There's a bunch of hard-skills (you mentioned some) which you will gain naturally as you play more poker. Specific plays, situations that always play out in certain ways, etc. But there are also a lot of soft skills which it's harder to figure out. (Note, I assume No-limit Texas Holdem below in concrete examples, but this applies to all versions of poker).
Never make an action (other than folding preflop) without thinking for some minimum number of seconds. Pick a number that's comfortable for you. Not only does this help prevent bad snap-decisions (when you're starting, things like "oops, there was 4 to a flush on that board!"), but it helps balance the times where you actually have to think, giving your opponent less information.
Think about how a decision will look if you described it honestly to a friend in an hour. Can you back up your play, even if it fails? For example: you're considering making a big bluff because you think he's weak. Why do you think he's weak? If it's a hunch, really try to work out what is driving the hunch. If you make the bluff and he has a big hand, there's a chance it was still a good bluff, considering what he may have played similarly given the situation.
Slow down even when you're nearly sure you're winning. Not for fear of losing, but to evaluate how you can make the most out of the situation. Is he willing to pay off your nut flush with his cards? If not, how much is he willing to pay? Will he misread an awkward all-in as a bluff and call, where he would have folded to a smaller bet?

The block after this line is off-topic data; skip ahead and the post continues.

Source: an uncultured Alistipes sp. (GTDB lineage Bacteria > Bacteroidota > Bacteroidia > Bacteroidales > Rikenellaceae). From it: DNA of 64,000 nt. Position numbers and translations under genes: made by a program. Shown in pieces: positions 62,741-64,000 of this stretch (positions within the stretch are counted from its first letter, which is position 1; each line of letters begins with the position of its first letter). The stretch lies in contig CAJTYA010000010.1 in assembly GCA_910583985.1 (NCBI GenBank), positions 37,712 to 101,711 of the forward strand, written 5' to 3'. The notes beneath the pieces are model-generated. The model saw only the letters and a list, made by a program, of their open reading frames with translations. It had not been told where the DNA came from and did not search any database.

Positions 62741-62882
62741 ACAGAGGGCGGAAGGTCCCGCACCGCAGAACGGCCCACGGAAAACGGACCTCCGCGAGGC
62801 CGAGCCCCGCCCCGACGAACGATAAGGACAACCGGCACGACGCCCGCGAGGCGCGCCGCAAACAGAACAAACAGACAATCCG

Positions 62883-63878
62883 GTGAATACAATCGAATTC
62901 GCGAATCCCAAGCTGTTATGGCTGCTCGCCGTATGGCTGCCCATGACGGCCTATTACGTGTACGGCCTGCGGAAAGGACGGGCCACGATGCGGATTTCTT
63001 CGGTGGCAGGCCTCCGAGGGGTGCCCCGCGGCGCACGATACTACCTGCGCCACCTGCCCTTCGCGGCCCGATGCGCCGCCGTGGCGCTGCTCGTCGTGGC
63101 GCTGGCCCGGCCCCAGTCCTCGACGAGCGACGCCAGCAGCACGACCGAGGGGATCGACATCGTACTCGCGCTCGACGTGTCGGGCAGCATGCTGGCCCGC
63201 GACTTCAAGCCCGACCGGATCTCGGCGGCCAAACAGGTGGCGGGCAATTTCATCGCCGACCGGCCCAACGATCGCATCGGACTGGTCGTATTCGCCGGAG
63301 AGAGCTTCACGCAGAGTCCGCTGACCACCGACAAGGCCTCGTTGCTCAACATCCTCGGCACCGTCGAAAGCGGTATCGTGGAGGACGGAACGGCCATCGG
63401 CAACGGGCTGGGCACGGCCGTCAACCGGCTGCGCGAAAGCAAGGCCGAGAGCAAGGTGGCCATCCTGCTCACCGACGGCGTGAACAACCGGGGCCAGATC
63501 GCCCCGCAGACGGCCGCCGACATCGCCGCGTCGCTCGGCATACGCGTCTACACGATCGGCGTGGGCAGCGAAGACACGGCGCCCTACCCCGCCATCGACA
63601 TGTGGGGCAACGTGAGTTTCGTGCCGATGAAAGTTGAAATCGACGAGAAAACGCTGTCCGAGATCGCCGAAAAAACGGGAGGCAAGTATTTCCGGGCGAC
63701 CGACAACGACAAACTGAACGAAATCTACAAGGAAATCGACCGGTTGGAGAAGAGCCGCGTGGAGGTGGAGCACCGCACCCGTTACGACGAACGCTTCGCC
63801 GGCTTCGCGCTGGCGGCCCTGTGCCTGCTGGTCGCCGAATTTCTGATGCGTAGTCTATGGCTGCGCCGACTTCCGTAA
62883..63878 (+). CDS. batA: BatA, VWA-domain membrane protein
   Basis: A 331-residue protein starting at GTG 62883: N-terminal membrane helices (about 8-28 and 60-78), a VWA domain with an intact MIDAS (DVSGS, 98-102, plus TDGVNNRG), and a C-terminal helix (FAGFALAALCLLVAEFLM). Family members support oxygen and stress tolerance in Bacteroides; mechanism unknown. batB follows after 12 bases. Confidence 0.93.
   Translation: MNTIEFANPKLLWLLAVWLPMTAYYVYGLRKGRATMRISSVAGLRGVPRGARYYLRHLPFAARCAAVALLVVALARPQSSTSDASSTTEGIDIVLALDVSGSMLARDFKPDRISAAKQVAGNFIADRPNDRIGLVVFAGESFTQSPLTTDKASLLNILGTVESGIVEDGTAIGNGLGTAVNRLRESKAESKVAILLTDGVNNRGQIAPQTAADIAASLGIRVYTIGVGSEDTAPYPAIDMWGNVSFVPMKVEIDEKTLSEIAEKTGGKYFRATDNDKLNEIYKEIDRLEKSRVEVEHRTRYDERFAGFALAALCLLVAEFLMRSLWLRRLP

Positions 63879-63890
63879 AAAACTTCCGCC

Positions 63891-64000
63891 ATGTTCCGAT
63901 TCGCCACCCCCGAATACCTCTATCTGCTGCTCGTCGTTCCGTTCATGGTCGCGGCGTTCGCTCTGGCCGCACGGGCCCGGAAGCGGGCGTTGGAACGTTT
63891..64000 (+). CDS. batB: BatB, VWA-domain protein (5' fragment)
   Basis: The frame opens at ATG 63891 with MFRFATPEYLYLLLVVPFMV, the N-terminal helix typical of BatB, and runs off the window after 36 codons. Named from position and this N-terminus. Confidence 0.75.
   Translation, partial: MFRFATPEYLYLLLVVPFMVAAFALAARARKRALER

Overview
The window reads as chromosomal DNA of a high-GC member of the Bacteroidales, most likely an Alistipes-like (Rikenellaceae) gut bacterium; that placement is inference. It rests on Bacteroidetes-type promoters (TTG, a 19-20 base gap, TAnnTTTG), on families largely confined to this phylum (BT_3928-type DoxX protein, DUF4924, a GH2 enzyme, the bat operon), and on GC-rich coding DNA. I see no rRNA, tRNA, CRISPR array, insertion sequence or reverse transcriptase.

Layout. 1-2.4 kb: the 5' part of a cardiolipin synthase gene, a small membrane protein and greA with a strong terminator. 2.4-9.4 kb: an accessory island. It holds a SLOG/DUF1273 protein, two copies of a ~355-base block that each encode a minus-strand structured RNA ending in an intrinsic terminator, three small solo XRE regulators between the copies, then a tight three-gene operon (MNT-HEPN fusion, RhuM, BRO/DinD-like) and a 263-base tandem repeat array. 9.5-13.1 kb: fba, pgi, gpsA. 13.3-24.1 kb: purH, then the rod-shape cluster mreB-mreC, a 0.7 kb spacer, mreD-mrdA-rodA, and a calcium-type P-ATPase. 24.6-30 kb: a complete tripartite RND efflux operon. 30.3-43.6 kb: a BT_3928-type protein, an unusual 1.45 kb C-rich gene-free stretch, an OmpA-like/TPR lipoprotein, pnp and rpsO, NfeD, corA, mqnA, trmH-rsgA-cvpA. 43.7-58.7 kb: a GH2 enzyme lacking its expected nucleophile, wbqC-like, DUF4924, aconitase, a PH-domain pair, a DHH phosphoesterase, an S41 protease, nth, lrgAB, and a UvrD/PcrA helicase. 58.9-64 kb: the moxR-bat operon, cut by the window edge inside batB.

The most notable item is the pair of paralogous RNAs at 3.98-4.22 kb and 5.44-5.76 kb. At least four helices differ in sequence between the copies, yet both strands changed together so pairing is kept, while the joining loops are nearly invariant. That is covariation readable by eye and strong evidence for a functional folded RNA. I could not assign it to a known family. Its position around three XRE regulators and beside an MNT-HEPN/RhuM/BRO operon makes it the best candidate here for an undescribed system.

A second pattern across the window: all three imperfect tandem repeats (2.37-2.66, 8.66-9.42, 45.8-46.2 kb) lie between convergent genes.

Be willing to completely re-evaluate. Start by predicting what your opponent is going to do. If he differs wildly, don't try to fit his action into your previous mental-model. Throw away the model, keep the facts, and start thinking again. It's more important to correctly fold/call against the $150 river shove than it is to think "last time he bet $10 on the flop and he was weak, so he must be weak now". People hit inside straights, people river sets, and people make moves on the flop in multi-way pots that seem random or inconsistent because they are using their strategy, their reads, and their history.